Lesbian Couple in Zambia Hunted By Police After Intimate Facebook Photos Go Viral

· Updated on May 28, 2018

Police in Zambia are hunting two women believed to be in a same-sex relationship after intimate photos of the two went viral on social media.

Zambia Police Public Relations Officer Esther Mwaata Katongo is asking residents of Lusaka to provide law enforcement with information as to the whereabouts of two women identified as Kachana and Grace Tembo. The alleged couple sparked a firestorm after their Facebook photos were circulated by local media.

The Zambia Observer published photos of the pair exchanging a playful kiss on a backyard patio and holding each other as they take a bathroom selfie.

Under the headline “Lesbian Couple Flaunts Affair in Public,” the publication accused them of breaking “legal, traditional and cultural barriers to openly flaunt their gay relationship and can be met at shopping malls and show off their love on social media.” It also claimed Kachana had “turned herself into a man” by “talking and walking” in a masculine way.

The journalist who broke the story, Chanda John Chimba, further called their behavior “evil.”

After their relationship made local headlines, the Zambian news website Tumfweko claimed the couple continued to post pictures of themselves on their social media accounts, calling it a “dare” to police.

If the media’s characterization of the couple’s motives is true, the provocation appears to have been successful. Katongo put out a statement on Tuesday urging anyone “with information that may be helpful in the investigations to report to any nearest Police Station so that perpetrators are brought to book.”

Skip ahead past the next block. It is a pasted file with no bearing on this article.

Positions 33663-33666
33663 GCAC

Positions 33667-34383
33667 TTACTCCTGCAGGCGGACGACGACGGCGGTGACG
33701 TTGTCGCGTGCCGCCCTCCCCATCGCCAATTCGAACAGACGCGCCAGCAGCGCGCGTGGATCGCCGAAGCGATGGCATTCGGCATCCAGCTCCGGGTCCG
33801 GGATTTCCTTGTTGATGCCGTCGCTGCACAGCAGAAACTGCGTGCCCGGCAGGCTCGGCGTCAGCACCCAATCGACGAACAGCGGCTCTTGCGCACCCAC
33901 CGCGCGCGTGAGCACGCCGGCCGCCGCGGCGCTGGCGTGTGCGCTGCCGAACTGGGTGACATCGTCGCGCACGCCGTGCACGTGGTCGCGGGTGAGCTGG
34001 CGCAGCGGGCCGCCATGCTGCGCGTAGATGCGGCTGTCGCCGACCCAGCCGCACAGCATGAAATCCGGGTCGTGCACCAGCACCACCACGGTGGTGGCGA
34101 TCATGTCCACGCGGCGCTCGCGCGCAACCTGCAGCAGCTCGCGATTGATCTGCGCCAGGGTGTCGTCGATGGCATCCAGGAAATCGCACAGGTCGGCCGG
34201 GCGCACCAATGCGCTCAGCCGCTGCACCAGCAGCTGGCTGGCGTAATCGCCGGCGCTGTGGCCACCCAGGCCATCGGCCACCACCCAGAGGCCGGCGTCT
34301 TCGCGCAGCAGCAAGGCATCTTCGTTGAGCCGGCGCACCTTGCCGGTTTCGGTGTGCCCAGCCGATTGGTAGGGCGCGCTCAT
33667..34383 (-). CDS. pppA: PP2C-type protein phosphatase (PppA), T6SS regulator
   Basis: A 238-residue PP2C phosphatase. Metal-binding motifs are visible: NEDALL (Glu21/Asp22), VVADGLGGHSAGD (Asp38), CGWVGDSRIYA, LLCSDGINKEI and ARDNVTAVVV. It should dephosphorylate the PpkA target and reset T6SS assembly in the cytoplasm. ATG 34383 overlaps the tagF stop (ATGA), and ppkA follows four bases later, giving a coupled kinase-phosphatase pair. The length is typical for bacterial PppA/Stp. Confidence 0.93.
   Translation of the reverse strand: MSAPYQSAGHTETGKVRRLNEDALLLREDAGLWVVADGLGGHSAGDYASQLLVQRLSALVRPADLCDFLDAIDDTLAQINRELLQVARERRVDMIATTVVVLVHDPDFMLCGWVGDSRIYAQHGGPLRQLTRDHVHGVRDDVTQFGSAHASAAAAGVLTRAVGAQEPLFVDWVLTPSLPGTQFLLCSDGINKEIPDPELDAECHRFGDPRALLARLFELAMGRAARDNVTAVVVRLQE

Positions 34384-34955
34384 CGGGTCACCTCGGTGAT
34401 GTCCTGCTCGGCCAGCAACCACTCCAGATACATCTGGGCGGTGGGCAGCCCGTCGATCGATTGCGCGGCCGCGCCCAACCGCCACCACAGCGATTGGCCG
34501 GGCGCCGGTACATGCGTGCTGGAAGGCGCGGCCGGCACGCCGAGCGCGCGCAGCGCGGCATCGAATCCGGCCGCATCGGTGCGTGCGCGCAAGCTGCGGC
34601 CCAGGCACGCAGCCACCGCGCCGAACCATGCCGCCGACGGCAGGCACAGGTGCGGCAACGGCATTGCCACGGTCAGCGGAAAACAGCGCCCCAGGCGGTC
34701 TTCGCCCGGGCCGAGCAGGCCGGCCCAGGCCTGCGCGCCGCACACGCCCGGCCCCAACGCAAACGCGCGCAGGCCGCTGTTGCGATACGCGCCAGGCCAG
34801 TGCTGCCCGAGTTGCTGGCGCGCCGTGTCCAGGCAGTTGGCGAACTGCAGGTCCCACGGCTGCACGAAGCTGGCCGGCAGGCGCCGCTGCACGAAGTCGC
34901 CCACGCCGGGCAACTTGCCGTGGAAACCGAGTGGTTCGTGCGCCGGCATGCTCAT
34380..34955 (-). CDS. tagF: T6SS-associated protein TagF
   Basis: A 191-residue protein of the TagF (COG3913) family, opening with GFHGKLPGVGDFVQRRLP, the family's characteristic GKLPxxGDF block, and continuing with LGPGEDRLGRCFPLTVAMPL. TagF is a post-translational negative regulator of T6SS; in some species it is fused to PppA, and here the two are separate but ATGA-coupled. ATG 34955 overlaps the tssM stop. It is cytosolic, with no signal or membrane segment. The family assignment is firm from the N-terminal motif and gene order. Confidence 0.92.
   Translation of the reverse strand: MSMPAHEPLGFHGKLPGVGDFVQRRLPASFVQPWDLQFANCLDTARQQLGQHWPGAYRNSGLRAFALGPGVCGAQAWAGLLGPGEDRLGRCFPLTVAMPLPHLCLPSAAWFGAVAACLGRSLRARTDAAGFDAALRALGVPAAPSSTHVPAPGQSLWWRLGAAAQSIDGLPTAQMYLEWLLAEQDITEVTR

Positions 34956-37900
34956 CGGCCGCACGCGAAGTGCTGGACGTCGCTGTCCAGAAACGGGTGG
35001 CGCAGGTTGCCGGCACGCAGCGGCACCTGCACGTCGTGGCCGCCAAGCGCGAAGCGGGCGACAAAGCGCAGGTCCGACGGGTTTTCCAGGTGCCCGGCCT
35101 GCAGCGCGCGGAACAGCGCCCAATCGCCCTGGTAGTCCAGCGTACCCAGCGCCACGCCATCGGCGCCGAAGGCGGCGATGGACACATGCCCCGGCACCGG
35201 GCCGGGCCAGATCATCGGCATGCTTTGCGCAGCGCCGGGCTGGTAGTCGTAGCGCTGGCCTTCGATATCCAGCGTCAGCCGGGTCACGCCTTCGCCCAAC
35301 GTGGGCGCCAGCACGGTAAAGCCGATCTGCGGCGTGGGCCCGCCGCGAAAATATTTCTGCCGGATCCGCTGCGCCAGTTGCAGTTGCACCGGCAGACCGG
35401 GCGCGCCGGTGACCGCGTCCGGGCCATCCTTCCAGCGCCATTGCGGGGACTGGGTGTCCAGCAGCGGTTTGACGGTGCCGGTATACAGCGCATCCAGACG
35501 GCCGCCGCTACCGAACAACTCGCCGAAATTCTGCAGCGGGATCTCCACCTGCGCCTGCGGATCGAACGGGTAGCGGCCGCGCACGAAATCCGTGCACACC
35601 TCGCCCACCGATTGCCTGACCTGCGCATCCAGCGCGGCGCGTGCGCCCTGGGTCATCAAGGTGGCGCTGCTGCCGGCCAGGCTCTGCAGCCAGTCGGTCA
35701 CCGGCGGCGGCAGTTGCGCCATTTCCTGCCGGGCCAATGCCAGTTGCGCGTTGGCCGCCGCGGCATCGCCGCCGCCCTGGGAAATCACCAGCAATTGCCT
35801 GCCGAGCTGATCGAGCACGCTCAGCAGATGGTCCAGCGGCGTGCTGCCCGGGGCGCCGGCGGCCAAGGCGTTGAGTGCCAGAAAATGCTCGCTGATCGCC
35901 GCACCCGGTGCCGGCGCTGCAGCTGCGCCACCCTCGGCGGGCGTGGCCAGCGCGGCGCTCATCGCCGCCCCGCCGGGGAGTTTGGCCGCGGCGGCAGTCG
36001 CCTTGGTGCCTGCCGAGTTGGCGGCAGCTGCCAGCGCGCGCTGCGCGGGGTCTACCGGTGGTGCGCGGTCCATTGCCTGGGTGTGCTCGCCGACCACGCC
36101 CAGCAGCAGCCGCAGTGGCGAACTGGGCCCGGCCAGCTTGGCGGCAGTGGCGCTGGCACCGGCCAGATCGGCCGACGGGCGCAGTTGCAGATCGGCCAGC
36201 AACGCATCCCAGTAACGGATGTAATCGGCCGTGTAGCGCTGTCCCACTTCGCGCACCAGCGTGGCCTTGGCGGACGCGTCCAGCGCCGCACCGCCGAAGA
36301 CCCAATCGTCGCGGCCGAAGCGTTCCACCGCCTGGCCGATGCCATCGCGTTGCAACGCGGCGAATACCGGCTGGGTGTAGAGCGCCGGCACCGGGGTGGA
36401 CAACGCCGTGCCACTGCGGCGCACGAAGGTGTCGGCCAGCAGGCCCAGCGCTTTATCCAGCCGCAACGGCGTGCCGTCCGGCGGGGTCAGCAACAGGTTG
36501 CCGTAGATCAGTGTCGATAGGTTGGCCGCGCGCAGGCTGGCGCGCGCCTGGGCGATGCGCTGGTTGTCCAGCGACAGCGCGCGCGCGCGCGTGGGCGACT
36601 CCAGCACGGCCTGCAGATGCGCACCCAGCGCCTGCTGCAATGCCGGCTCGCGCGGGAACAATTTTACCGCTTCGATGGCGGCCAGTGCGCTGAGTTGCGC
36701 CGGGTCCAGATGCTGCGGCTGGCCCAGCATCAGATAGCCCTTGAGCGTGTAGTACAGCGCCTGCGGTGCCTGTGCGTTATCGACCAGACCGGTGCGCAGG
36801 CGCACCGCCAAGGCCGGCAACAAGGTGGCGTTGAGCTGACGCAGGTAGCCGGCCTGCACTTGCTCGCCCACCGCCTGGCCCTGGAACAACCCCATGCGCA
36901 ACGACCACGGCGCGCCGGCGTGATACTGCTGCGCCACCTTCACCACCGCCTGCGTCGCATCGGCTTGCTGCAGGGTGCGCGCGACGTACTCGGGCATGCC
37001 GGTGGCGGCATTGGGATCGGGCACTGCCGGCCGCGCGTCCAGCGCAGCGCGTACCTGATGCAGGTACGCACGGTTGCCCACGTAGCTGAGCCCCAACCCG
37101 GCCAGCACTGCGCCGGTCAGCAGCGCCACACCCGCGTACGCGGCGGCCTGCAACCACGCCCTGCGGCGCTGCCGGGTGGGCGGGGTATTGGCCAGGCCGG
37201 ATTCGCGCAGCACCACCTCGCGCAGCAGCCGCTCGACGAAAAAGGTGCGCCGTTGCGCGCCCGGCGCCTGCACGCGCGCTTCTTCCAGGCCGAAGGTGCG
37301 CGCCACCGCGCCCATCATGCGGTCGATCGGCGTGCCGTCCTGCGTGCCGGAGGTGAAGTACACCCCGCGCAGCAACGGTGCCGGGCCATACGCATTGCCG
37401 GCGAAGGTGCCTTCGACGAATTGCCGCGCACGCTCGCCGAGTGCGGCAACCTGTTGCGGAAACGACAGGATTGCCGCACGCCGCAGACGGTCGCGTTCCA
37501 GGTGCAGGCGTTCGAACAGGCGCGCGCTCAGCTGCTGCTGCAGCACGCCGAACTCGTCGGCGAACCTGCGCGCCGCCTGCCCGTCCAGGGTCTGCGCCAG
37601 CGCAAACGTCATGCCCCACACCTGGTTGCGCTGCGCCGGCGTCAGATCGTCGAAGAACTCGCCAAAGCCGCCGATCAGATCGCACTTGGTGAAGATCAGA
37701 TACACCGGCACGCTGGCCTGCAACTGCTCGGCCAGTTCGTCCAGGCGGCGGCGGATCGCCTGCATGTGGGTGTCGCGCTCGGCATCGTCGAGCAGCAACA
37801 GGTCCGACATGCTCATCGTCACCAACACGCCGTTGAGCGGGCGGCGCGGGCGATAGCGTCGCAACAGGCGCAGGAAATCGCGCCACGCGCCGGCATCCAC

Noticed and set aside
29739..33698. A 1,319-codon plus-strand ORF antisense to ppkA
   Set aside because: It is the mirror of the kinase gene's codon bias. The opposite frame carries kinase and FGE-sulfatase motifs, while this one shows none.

“Police officers have taken a keen interest in the story,” she claimed. “[…] Officers from Cybercrime unit have instituted investigations in the matter.”

Queer and transgender Zambians face widespread discrimination in a country where homosexuality remains illegal. Section 158 of the Zambia Penal Code mandates a felony charge for “any female who, whether in public or private, commits any act of gross indecency with a female child or person,” resulting in a sentence of seven to 14 years behind bars.

Section 155 of the Penal Code further prohibits “carnal knowledge against the order of nature.” Those found guilty are subject to a sentence of between 15 years to life.

Unlike countries which rarely enforce their anti-LGBTQ laws, queer and trans people are regularly targeted under these codes. Philip Mubiana and James Mwape were arrested twice in 2013 within the span of a few days and forced to undergo anal examinations intended to “prove” their homosexuality. The discredited practice is often likened to rape and torture.

That same year, a prominent LGBTQ rights advocate, Paul Kasonkomona, was rounded up by authorities shortly after appearing on a live TV program to call for the decriminalization of homosexuality. He was charged with “inciting the public to take part in indecent activities.”

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